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The parks, promenades and gardens of Paris : described and considered in relation to the wants of our own cities / William Robinson.

By: Robinson, W. (William), 1838-1935 [author.].
Material type: materialTypeLabelBookSeries: Cambridge library collection: Publisher: Cambridge : Cambridge University Press, 2015.Description: 1 online resource (xxxii, 644 pages) : digital, PDF file(s).Content type: text Media type: computer Carrier type: online resourceISBN: 9781107706606 (ebook).Subject(s): Parks -- France -- Paris | Gardens -- France -- ParisDDC classification: 712.50944361 Online resources: Click here to access online Summary: The innovative gardener and writer William Robinson (1838-1935), many of whose other works are reissued in this series, was sent by The Times as its horticultural correspondent to the Paris International Exposition of 1867. As a result of his visit, he produced two books, one on gardening trends in France, and this work of 1869 on the parks and gardens of Paris and its environs (including Versailles), and on the fruit and vegetable farming which fed the famous Parisian food markets such as Les Halles. Robinson admired especially the small planted open spaces, squares and courtyards in Paris, which had no equivalent in London, and which he claimed were 'saving [its inhabitants] from pestilential overcrowding, and making their city something besides a place for all to live out of who can afford it'. This highly illustrated work will interest not only historians of horticulture but also lovers of Paris.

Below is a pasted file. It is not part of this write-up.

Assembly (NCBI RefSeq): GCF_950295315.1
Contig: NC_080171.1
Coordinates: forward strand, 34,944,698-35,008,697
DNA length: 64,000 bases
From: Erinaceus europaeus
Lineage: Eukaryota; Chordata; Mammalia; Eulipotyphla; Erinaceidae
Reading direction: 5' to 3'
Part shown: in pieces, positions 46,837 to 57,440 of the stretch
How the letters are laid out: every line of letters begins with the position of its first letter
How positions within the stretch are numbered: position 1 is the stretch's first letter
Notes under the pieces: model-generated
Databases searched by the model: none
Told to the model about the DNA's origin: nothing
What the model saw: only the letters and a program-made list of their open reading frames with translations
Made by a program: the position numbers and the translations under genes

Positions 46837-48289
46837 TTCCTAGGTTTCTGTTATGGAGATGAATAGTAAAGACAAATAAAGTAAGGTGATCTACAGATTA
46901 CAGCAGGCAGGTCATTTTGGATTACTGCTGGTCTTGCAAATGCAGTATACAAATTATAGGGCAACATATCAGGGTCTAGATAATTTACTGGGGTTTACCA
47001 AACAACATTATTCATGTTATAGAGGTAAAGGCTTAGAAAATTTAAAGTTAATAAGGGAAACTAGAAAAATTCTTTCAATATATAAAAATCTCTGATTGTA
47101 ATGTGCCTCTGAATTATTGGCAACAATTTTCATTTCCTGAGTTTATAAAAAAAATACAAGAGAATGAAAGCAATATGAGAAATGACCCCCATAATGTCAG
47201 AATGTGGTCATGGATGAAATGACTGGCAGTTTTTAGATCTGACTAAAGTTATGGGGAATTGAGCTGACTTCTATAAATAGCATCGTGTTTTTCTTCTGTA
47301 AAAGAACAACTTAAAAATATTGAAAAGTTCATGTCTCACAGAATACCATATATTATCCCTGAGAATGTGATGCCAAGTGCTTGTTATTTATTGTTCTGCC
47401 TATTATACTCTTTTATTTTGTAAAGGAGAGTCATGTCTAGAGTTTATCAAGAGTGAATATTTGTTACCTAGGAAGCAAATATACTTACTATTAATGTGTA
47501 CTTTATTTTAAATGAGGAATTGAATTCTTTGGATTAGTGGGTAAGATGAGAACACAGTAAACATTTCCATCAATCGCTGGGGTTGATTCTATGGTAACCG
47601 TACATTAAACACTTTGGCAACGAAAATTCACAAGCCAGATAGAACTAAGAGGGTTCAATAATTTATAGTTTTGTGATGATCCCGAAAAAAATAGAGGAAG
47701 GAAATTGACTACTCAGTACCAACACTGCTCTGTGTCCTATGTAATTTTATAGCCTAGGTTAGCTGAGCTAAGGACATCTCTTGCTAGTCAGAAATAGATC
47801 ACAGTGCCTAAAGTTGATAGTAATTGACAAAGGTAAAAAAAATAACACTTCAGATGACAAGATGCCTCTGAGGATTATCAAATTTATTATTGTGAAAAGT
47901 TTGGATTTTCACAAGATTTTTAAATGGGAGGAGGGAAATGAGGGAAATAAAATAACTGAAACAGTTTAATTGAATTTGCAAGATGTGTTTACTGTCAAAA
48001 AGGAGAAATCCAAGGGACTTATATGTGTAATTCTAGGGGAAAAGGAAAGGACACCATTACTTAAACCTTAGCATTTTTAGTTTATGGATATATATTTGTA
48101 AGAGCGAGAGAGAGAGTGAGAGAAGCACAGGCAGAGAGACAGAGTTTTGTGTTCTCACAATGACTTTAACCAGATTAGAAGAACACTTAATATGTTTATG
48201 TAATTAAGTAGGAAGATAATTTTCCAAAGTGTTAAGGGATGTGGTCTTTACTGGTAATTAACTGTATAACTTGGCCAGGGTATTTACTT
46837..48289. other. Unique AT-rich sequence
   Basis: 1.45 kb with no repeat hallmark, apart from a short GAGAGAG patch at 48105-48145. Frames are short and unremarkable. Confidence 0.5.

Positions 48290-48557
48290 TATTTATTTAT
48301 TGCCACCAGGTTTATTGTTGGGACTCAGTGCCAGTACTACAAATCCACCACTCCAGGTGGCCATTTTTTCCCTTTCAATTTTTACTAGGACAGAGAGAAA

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Originally published: London : John Murray, 1869.

The innovative gardener and writer William Robinson (1838-1935), many of whose other works are reissued in this series, was sent by The Times as its horticultural correspondent to the Paris International Exposition of 1867. As a result of his visit, he produced two books, one on gardening trends in France, and this work of 1869 on the parks and gardens of Paris and its environs (including Versailles), and on the fruit and vegetable farming which fed the famous Parisian food markets such as Les Halles. Robinson admired especially the small planted open spaces, squares and courtyards in Paris, which had no equivalent in London, and which he claimed were 'saving [its inhabitants] from pestilential overcrowding, and making their city something besides a place for all to live out of who can afford it'. This highly illustrated work will interest not only historians of horticulture but also lovers of Paris.

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